The Art And Philosophy of Estimating

Status
Not open for further replies.

frizbeedog

Senior Member
I'd like to provide you all with the opportunity to share your experiences as it relates to the transition all of you have had to make from installer to estimator, or to business owner. You may answer to all of the thoughts or questions or just some, but I think that any response you could provide would be appreciated by me and others here. I'm sure that there are ways of thinking and approaching this aspect of our trade that many of us have not considered, and sometimes new insights are needed. A place for recording the insights you have gained by both your succeses and failures, don't be shy. Sometimes one piece of information is all a person needs for a breakthrough. Without going into details about my own experiences, I'm at a point where I need a breakthrough. I need some mentoring myself and am calling on you, the members of this forum, my new friends, to light the way. I want others to learn from your wisdom too.

A few thoughts or questions to get things started, and by no means comprehensive of the whole topic.

* How did you learn estimating and who were your mentors?

* Did you struggle understanding the numbers game as you made your transition from installer to estimator/business owner.

* Was learning to sell the work difficult for you or did it come naturally?

* How much time do you spend in the details or do you trust and expect the installers or project managers to work it all out?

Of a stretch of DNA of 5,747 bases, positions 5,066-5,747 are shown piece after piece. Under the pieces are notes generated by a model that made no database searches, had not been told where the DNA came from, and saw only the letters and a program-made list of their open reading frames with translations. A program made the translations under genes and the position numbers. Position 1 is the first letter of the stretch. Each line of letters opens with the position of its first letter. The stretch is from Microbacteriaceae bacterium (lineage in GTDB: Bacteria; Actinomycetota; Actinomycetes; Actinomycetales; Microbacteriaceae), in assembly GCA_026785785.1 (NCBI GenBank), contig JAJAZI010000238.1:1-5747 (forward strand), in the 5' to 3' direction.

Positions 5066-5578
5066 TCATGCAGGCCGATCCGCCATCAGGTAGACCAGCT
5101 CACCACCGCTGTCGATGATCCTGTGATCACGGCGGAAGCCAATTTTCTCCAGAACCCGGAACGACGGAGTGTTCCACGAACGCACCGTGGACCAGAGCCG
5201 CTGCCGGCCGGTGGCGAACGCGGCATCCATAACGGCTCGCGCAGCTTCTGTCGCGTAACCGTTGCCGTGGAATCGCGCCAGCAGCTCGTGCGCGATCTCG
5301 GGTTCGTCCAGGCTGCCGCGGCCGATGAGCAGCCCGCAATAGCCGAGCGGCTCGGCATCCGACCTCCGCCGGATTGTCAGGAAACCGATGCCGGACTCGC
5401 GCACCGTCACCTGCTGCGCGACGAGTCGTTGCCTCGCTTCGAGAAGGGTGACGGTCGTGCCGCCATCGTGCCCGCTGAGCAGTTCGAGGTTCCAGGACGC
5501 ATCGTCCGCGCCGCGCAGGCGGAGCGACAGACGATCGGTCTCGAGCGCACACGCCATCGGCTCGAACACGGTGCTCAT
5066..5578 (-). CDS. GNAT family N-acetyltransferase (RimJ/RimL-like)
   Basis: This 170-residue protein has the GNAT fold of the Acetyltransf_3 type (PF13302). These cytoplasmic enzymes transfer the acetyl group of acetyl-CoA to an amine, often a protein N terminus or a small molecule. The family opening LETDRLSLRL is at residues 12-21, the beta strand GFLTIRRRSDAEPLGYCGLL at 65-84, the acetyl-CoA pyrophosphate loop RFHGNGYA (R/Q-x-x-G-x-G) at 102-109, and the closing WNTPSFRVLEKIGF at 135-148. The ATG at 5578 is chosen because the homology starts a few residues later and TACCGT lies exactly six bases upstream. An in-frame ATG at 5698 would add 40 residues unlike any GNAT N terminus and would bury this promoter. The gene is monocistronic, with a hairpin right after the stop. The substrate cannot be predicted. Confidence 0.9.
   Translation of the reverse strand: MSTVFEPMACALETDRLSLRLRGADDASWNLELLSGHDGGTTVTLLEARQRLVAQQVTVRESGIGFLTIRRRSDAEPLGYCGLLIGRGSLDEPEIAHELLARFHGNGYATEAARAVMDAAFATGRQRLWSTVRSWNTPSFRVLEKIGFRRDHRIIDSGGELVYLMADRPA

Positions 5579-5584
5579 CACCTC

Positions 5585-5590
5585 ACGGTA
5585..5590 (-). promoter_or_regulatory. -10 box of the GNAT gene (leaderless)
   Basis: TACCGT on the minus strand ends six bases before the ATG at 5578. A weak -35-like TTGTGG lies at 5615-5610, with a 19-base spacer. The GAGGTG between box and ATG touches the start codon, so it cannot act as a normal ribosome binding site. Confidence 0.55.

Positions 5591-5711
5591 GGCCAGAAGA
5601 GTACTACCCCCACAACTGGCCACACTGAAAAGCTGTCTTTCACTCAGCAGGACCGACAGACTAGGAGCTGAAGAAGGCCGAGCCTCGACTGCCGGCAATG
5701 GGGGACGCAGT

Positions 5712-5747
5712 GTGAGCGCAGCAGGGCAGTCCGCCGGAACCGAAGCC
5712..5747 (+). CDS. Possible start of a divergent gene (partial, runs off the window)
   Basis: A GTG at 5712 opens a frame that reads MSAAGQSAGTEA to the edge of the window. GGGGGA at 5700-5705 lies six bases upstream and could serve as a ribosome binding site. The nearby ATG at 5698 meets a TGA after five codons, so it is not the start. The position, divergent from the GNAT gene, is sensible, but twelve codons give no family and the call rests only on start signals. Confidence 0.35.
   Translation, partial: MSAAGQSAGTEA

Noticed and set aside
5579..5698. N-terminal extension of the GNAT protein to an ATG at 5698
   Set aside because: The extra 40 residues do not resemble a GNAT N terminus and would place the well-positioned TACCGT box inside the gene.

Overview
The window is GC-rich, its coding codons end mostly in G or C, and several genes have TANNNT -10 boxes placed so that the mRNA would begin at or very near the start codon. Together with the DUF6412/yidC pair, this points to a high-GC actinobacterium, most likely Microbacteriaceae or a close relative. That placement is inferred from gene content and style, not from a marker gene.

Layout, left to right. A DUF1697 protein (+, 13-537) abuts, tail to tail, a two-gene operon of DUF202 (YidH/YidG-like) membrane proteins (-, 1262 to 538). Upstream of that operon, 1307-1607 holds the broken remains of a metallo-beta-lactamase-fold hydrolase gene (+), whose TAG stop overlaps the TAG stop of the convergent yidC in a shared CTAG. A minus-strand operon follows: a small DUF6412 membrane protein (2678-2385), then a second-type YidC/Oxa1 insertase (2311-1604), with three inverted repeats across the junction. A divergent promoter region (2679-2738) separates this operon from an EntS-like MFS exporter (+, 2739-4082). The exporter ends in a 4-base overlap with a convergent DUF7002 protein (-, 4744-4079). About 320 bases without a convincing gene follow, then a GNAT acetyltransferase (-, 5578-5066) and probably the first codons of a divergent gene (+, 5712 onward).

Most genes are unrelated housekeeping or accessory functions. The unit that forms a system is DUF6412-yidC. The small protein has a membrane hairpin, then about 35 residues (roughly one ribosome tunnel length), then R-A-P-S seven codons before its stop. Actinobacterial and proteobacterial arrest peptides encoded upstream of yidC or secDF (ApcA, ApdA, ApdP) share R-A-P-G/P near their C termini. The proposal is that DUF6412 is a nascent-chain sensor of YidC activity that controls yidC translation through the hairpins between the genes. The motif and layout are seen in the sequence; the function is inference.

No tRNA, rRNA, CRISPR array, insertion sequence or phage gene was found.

* Time spent with the job based on size. How time spent estimating or selling affects the end result, the profit, the bottom line.

* Learning to manage your time effectively.

* Biggest mistakes, Greatest successes.

* Your strong points, your weaknesses.

* Are you estimator and installer or just estimator?


.....I could go on but I'll leave that up to you. If this is a big subject, I apologize. Sometimes I think about big things.

I'll step aside now and absorb your wisdom.

Thank you for your participation.
 

bbaumer

Senior Member
* How did you learn estimating and who were your mentors?

I learned from an experienced estimator. He kinda took me under his wing. Didn't get upset when I made mistakes and was a real teacher. Even though I haven't worked with him for years I will never forget him and will be forever appreciative of this time and teachings about alot of things, not just estimating.

* Did you struggle understanding the numbers game as you made your transition from installer to estimator/business owner.

I struggled at first with dealing with sales reps and GC's. There is no numbers game. Just game playing by sell-outs and bid shoppers. That is the worst part of preparing a bid.

* Was learning to sell the work difficult for you or did it come naturally?

Not much experience with "selling". I did plan/spec work for the most part. There were others at my company that did sales and marketing

* How much time do you spend in the details or do you trust and expect the installers or project managers to work it all out?

I was taught to take-off everything down to locknuts and bushings. I did start to track things like #12/3/4" and 3/4" per receptacle and #12 per receptacle and other statistical data which would prove to be surprisingly consistant on similar construction (say schools for instance) but I NEVER used this data to bid a job. Only as a reality check. Still ran off every foot of pipe by hand.

* Time spent with the job based on size. How time spent estimating or selling affects the end result, the profit, the bottom line.

Estimating is a big investment. It takes a lot of time and you only get maybe 1 out of 10 jobs (give or take). I'm talking $100,000 to $2,000,000+ electrical jobs here. Takes a lot of time doing take-off, analyzing labor units, obtaining material pricing and getting lighting, gear, systems etc. quotes plus any sub quotes. Properly filling out the bid forms, getting bonds and insurance certificates etc.